Sears for it’s part viewed its Honor Bilt line as the way of the future. After all if you wanted a car, you didn’t have the Oldsmobile company come over and build it in your driveway. Why should people still be building houses like they did in the day of Julius Caesar? This was the 20th Century after all.
Eventually, Sears ran into a problem. They wanted more and more people to be able to afford to build their houses, so Sears, Roebuck and Co. got into…wait for it…the sub-prime mortgage industry in 1920. There was almost no application process at all to get a Sears mortgage and for almost ten years there was no real problem with the system.
Then came 1930 and Sears had to move from the mortgage business to the foreclosure business.
Imagine how bad it was to lose your home. Now imagine what it was like to be losing a home that you had built with your own two hands.
It was huge black eye for Sears and there were families that swore the company off for generations.
About 1940, Sears decided it was high time to get out of the business. There were a couple of other companies like Aladdin Homes by then but when Levittown was built the end was in sight. The kit companies had to go cheap to try to compete. In consequence, kit houses were suddenly and justly earning a bad reputation for poor materials and shoddy design work.
As for Sears, the kit house business was such an embarrassing sore spot for them that when they closed production they burned all of their sales records.
Today the only way to identify a Sears house is to go into the basement and check the lumber for shipping labels and stenciling, then compare the house against known models. There are in fact ardent hobbyists that do this all time now.
While Sears may soon be a memory, I take pleasure in the knowledge that the dream houses the company built will live on for many more years.
*These were men from 19th century America. Even millionaires knew how to swing a hammer.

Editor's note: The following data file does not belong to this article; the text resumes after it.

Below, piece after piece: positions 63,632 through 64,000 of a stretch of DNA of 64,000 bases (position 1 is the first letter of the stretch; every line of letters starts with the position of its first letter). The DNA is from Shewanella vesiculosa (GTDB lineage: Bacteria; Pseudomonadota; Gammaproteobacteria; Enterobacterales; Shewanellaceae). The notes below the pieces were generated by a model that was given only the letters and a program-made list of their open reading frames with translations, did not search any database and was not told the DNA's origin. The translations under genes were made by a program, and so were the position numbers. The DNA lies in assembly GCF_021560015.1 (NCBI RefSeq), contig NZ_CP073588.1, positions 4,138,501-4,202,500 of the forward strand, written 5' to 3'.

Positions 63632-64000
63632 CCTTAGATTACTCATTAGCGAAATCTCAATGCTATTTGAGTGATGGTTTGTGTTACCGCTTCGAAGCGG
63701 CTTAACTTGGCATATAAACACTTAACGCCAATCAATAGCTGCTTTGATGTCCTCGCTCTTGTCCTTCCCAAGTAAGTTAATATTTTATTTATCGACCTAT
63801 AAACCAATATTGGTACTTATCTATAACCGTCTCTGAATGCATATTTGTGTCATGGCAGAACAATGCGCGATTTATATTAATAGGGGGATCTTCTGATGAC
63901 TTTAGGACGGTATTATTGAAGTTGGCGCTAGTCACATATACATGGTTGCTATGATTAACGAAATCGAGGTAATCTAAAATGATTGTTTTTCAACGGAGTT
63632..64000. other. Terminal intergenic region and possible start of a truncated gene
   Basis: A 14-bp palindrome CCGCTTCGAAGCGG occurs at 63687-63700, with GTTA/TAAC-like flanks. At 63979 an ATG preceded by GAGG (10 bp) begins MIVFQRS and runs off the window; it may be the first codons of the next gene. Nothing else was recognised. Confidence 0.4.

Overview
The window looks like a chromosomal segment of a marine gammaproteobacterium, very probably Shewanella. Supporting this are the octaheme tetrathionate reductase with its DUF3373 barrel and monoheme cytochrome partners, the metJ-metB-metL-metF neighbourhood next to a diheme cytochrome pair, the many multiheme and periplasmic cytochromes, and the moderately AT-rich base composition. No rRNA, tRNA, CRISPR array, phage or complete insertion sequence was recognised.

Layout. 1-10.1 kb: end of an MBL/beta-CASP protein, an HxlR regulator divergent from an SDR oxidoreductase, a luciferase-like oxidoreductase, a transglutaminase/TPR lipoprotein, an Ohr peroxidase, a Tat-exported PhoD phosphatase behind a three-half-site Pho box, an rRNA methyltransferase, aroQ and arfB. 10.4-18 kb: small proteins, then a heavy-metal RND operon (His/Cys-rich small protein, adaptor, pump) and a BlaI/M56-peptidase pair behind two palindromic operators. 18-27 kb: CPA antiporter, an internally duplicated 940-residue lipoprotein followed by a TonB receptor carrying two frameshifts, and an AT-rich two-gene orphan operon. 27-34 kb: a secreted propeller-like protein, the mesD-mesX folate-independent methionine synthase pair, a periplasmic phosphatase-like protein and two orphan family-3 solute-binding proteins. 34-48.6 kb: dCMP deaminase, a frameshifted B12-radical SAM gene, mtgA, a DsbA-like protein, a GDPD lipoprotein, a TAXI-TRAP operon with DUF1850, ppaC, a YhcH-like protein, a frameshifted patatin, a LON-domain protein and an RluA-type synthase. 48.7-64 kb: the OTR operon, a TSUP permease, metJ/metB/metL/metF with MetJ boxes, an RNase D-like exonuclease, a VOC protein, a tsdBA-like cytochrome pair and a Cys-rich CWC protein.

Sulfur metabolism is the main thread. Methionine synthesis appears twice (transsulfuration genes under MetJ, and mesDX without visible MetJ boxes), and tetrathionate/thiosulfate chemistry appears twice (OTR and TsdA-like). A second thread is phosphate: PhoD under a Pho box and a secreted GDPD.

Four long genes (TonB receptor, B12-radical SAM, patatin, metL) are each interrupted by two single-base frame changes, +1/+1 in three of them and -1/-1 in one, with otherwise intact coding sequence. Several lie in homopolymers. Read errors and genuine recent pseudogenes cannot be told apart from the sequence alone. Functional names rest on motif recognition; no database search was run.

6 thoughts on “The House That Sears Built”
*to darkly glower where no man has glowered darkly before*
this does NOT look like Tamiliwood. i was promised glorious insanity from the far East.
*taps foots impatiently*
Thank you for these type of articles, I appreciate them very much.
I love to learn that these type of things even existed, in my country pre-made houses are an alien concept.
I agree. Cataline really shines on his cultural history posts. I would not have enjoyed “The Highwaymen” Netflix movie nearly as much without his setup.
(Hell, I would have missed it completely were it not for his post and recommendation)
Ah, the Sears Christmas catalog. So many choices and you knew you would get one choice. The amazing irony is that a company built on the mail order business was completely destroyed by a essentially a mail order company, Amazon.
Good information. I knew about the kit houses from elsewhere, but had not put this together with mortgages and then foreclosures. The ironic thing is that Sears had gotten back into mortgages in the mid-1980s, through merger or acquisition; not sure how long they stayed in the business. I have either the satisfaction letter or the notice of mortgage being sold onward from Sears Mortgage Corp. in the strongbox.
I lived in a Sears house for a few years. It was built well in 1948. The original Sears plans came with it, so there was no doubt what we had. It was a decent house.